These Vicious Masks

By: Kelly Zekas & Tarun Shanker

Distressed, I wove through bodies, squeezed past fences of guests, and searched for my sister. She wasn’t among those finishing the remains of dinner in the dining room. She wasn’t dancing in the center of the ballroom, nor was she resting on the side. And she wasn’t playing or laughing at the whist tables in the crowded game room. This was ridiculous. A ball with hordes of guests everywhere—half of them in love with her—and she somehow vanishes. Rose should have been in one of these rooms. She was the responsible one. She wouldn’t have run off, unchaperoned, to some part of the house that was open to family only.

Twisting down another corridor, I calmed at the sight of her blue satin dress and blond head. But my heart quickly regained its rapid pace when I saw the two men who blocked the path to her, for it was not only the unwelcome Mr. Braddock but also the carriage lifter who had been slinking about outside the house. Fear knotted in my stomach as I gained on the trio.

“Rose!” I called. “What in heaven’s—”

My words were drowned out by Mr. Braddock’s: “Again, sir, as you were not invited, I must ask you to leave.”

The giant studied Mr. Braddock, saying nothing. Behind them, Rose looked pale and uncomfortable, but unharmed.

“Now, sir.” Mr. Braddock took a step forward, still not acknowledging my presence behind him. Rage lined his voice with a jagged edge. “I would hate to remove you myself.”

It felt dangerous standing in the middle of the hall, directly between him and the giant’s potential exit. Nervously, I shuffled to the side. A tense silence followed, and something indecipherable seemed to pass between the two until at last the giant conceded. His expression softened as he turned to Rose. “Thank you for your assistance, Miss Rosamund,” he said with a light French accent. “It appears I must be leaving.”

“But how might I help further?” she asked, glancing cautiously between the two men.

“I will send a message with my information,” he said, giving her a quick bow. As he passed Mr. Braddock, he gave a final nod. “I’m sorry for the intrusion.”

Mr. Braddock did not let up. “Leave the way you came in, and do not disturb our guests.”

The giant passed me with a great whoosh of air and padded down the hallway, the wood floor crackling as he disappeared around the corner. The corridor went silent. No drone of the orchestra, no pattering of raindrops, no explanation from Mr. Braddock. He simply glared past me, making sure the uninvited guest departed for good. What on earth happened? Whatever it was, I was getting my sister away from it.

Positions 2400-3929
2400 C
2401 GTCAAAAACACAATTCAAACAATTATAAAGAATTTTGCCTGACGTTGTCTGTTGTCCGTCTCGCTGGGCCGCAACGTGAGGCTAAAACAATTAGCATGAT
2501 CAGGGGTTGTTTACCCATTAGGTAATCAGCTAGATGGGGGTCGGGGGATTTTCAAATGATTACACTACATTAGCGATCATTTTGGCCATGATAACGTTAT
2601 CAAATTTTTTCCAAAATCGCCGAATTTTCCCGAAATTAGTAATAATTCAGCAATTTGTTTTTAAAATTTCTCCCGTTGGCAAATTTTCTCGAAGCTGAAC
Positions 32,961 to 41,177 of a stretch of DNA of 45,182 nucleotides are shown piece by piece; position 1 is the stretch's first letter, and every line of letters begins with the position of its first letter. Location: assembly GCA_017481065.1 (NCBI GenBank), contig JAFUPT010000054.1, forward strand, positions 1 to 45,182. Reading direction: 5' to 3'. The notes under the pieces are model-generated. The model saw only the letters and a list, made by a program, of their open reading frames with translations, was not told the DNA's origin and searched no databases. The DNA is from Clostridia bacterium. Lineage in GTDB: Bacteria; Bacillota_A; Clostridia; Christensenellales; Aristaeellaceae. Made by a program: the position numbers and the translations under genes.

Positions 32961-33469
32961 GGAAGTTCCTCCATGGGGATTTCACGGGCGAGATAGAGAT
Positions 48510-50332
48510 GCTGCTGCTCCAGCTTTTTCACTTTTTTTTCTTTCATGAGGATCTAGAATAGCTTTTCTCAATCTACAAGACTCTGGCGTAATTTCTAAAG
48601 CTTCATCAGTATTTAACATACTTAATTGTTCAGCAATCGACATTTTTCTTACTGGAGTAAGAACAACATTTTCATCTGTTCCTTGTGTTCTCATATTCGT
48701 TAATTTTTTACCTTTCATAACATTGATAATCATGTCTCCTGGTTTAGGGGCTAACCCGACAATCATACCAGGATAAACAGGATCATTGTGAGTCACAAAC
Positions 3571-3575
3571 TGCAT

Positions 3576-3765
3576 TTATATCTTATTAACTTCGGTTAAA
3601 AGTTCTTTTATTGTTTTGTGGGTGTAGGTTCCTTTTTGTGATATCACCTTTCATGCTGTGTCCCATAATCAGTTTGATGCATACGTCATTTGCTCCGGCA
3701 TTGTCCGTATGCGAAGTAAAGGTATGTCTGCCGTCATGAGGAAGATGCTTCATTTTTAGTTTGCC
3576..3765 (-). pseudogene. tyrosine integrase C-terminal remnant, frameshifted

“Rose, we must be going,” I said, slipping by Mr. Braddock. “The ball is almost over, and Mother will be searching for us.” I pulled my sister by two fingers back toward the ballroom, passing Mr. Braddock and the roiling energy emanating off him. I avoided all eye contact and any reflective wall hangings that might lead to it.

“Miss Rosamund, a word, please. My apologies for that man,” he said, following close. “I don’t want to bother you, but about your healing, your special power, really—”

My head snapped up. Her special power? “Mr. Braddock, that was much more than a single word,” I said. “And it is much too late. Good night.”

I pulled Rose along, but still the man stalked her, ignoring me entirely. “Please, this is important. Miss Rosamund, you have a rare gift—a miraculous power to heal—and I would be grateful for your assistance. I have a friend in London who is very sick—”

In a fury, I stopped and swung Rose behind me, putting myself between the two. “Rose, go find Mother. I will meet you in a moment.”

She pressed my shoulder with concern but made no protest. She headed down the hallway, and Mr. Braddock began to follow until I blocked his path, glaring at him.

“Mr. Braddock. My sister is a talented nurse. I don’t know whether you’re trying to mock or deceive her with this miraculous power nonsense, but I suggest you take your brooding act and odd fixations elsewhere. You and that man have obviously upset her—now leave Rose in peace.”

His eyes flashed fire, and I found myself thinking for the briefest moment that Mr. Braddock’s behavior might not be an act. He strained a smile. “Your . . . interest is most appreciated, but this matter doesn’t concern you.”

He attempted to brush by me, but I sidestepped with him and drew myself up, annoyed to see that he was one of the few men my height had little effect on.

“Unfortunately, you don’t get to decide that.”

“Miss Wyndham, I will speak to her, with or without your leave.”

“Of all the outrageous, presumptuous things to say—” But this time I was the one cut off as he gave a curt bow and turned, striding down the corridor toward the gardens and, I hoped, off a nearby cliff. Good riddance.

Exhausted from the whole horrible evening, I hurried back to find Rose before Robert could. Somehow, I managed to grab her, then hurried Mother and Father along to the carriage with no more than a hasty good-bye to a poor, perspiring Robert, who no doubt desired a tête-à-tête with his newly confirmed love.

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